Arons & Solomon Divorce Lawyers | March 17, 2022 | Child Custody
This is an important question for many stepparents who are separating from a child’s biological parent because oftentimes they have developed close bonds with their stepchild. A stepparent is often one of the only parents a child has ever known. Many stepparents consider their stepchild as their own and have participated in all areas of their life, including school activities, sports, and the highs and lows of life.
Therefore, the thought of having to sever all ties seems unfair and frequently isn’t in the best interests of the child. This is why speaking to an experienced family law attorney will help clarify any confusion on this issue and determine what rights, if any, a stepparent may have under the circumstances.
What Rights Do Stepparents Have in New Jersey?
Unfortunately, New Jersey law does not explicitly explain the rights or responsibilities of a stepparent. New Jersey defines a “parent” as a natural parent or adoptive parent.
Not every stepparent goes through the legal process to adopt their stepchild. Therefore, generally, stepparents have no legal rights to child visitation if the biological parents refuse to allow them to see the child. It is believed that the biological parents are best able to make decisions regarding who their child spends time with and when. If the stepparent adopted the child, then that stepparent would have the same rights as a biological parent and be entitled to any protections of a legal parent.
While stepparents are not usually entitled to have custody or visitation rights of non-biological children, a local child visitation lawyer may be able to help negotiate visitation rights in some circumstances.
When Can a Stepparent Seek Visitation of a Child?
There are instances when third parties, such as a stepparent, may have grounds to seek visitation or temporary custody of a child. Typically, this involves a situation where it is deemed that the biological parents are unfit or physically unable to care for the child. For example, a biological parent may be deemed unfit due to a drug problem, a physical disability, or if the biological parents are incarcerated or endangered the child.
If the biological parents are deemed unfit, a third party (stepparent) may institute an action in New Jersey Superior Court to request care and custody of the child. The Court will investigate the circumstances, and if the stepparent is deemed fit, the Court will issue an order committing the child to the care and custody of the stepparent.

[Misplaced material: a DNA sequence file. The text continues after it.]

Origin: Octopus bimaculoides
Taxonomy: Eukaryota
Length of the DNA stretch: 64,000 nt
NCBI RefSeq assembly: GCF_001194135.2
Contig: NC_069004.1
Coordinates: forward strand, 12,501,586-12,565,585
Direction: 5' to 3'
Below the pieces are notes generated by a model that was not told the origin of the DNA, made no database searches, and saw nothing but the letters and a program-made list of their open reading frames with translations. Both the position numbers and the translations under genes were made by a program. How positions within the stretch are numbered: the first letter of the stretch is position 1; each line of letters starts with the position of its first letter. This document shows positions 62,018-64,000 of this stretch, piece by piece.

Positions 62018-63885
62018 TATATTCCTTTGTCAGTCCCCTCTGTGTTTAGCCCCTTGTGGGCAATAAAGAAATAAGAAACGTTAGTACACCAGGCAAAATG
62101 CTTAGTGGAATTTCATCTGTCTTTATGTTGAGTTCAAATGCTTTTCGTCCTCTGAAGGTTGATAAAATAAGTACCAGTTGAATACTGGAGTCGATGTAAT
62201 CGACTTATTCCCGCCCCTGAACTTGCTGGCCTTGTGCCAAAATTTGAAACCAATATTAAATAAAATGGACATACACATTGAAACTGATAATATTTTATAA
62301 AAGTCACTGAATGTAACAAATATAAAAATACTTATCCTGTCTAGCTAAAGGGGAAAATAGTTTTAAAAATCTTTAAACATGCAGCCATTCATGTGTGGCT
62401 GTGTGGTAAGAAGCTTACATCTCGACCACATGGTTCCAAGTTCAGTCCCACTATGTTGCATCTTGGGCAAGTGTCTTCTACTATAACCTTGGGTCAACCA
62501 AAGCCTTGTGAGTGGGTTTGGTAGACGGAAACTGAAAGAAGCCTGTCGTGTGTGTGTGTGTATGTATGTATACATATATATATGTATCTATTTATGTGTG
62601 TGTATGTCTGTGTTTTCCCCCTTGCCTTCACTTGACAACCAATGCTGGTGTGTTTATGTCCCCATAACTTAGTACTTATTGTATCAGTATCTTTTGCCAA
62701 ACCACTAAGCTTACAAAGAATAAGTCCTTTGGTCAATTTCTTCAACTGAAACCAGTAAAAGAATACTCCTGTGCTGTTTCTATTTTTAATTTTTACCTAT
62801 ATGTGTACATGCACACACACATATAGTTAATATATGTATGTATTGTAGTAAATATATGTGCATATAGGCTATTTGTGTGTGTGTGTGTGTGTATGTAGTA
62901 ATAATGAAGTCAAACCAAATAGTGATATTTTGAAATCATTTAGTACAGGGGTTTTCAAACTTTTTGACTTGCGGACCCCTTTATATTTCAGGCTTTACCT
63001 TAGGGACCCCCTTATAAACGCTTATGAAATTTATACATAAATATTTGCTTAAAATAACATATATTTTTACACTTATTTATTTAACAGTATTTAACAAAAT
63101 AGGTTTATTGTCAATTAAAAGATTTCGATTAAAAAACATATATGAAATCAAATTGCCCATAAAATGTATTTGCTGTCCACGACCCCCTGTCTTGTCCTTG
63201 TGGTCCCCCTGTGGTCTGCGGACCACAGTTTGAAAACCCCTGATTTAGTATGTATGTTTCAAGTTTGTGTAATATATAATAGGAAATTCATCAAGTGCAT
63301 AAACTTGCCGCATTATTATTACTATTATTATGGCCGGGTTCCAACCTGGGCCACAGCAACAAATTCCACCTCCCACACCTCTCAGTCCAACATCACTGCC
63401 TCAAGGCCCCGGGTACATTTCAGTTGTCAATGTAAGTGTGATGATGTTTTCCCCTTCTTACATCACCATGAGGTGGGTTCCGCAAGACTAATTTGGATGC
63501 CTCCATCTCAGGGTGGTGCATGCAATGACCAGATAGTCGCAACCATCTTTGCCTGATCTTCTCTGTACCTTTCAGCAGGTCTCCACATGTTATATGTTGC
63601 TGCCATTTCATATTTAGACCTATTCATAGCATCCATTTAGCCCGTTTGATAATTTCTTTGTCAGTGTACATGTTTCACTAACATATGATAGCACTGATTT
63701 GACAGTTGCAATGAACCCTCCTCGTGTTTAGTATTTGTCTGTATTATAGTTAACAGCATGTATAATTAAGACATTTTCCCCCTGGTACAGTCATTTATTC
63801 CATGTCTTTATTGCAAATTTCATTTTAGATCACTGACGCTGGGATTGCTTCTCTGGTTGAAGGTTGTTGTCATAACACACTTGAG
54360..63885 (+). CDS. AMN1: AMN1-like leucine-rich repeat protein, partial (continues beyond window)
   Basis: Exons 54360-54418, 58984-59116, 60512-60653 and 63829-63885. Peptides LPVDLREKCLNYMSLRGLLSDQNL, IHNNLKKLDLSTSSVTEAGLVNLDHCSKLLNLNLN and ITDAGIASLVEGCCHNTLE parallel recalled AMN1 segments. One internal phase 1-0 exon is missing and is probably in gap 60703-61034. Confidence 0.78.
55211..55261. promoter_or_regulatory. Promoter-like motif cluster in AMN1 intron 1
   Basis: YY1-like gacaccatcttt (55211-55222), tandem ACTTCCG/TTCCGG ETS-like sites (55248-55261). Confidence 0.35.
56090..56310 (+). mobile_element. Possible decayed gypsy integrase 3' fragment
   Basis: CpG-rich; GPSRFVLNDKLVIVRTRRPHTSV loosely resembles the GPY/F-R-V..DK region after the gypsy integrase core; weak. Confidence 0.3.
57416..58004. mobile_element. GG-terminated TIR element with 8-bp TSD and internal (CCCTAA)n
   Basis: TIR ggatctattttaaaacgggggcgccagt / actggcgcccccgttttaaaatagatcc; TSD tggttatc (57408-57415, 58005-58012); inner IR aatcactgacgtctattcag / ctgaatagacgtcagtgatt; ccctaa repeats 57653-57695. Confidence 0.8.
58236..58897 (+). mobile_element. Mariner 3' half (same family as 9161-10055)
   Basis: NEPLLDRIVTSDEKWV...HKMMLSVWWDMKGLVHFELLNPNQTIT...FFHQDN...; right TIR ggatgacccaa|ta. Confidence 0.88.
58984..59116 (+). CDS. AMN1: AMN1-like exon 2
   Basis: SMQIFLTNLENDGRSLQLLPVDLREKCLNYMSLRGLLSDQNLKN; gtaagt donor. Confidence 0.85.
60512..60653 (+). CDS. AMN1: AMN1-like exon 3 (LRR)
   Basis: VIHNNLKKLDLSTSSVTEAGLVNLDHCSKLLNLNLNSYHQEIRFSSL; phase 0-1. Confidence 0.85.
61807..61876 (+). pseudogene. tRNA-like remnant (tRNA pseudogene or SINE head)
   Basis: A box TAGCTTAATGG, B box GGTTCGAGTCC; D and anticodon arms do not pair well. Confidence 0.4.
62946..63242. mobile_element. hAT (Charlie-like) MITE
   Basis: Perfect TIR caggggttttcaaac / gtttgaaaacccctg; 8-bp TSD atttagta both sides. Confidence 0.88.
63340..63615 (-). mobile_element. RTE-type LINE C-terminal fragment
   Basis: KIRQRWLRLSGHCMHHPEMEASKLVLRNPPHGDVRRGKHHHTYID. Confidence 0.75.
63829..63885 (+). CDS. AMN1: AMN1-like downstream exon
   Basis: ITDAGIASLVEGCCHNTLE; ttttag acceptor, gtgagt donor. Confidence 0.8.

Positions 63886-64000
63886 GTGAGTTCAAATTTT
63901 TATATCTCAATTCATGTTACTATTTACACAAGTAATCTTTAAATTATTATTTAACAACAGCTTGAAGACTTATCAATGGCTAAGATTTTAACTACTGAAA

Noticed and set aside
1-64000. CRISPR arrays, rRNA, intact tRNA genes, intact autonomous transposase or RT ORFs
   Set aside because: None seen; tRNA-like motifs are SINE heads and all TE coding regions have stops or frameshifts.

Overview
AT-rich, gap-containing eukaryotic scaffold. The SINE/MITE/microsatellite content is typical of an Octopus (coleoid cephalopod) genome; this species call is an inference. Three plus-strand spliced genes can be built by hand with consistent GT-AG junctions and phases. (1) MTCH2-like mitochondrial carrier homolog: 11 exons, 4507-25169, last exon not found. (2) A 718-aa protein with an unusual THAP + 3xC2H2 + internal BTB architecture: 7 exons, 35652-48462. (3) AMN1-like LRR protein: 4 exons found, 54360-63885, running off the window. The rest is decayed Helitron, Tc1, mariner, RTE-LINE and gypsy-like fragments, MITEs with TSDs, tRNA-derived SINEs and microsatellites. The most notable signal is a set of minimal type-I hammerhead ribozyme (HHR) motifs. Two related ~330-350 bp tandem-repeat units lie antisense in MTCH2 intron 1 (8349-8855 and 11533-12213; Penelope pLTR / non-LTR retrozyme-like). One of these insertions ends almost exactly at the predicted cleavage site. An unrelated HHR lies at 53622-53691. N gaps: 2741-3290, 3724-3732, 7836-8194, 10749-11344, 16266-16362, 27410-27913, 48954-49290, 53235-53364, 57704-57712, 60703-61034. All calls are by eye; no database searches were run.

However, outside of those limited circumstances, when a blended family separates, a stepparent is generally not going to be considered for parental responsibilities or timesharing like they would be if they were a biological or adoptive parent – even if it is clearly in the best interests of the child (which is the standard used in cases involving visitation).
What is the Psychological Parent Doctrine?
On occasion, the psychological parent doctrine may be used or asserted in the case of stepparents who have formed a deep bond with a child and lived with the child in a parental role for a significant period of time. Typically, this is initiated with the consent of at least one of the biological parents. These de facto parents who have essentially acted as parents to the child for years may not have ever taken steps to gain legal parental status through adoption and therefore risk being cut off from the child if a custody or visitation battle arises.
New Jersey courts have allowed third parties who have lived with a child and the child’s biological parent to achieve psychological parent status with the legal parent’s consent. As with any child custody and visitation issue, the courts look primarily to the best interests of the child.
In New Jersey, legal parents can object to grandparent visitation unless the disruption of that relationship would be harmful to the child. That suggests a similar argument could be made for a stepparent to maintain a relationship with the child. A stepparent would have to show that if contact with the stepparent was terminated, it would cause harm to the child given that this person has established a parental bond, having lived and cared for the child for a significant period of time.
Contact a Family Law Attorney for Help with Stepparent Visitation Rights
If you or someone you love wants to protect your relationship with a child or maximize your parental rights, contact an experienced family law attorney for guidance on your specific situation. An attorney will understand that many stepparents love their stepchildren no differently than a biological child, and having to sever that relationship completely is undoubtedly painful for all involved.
Contact the Bergen County Family and Divorce Law Firm of Arons & Solomon Divorce Lawyers for more help
Contact the experienced family attorneys at Arons & Solomon Divorce Lawyers today for legal assistance. Visit our law office in Bergen County or give us a call at (201) 487-1199 to schedule an appointment. to schedule a free consultation with our team.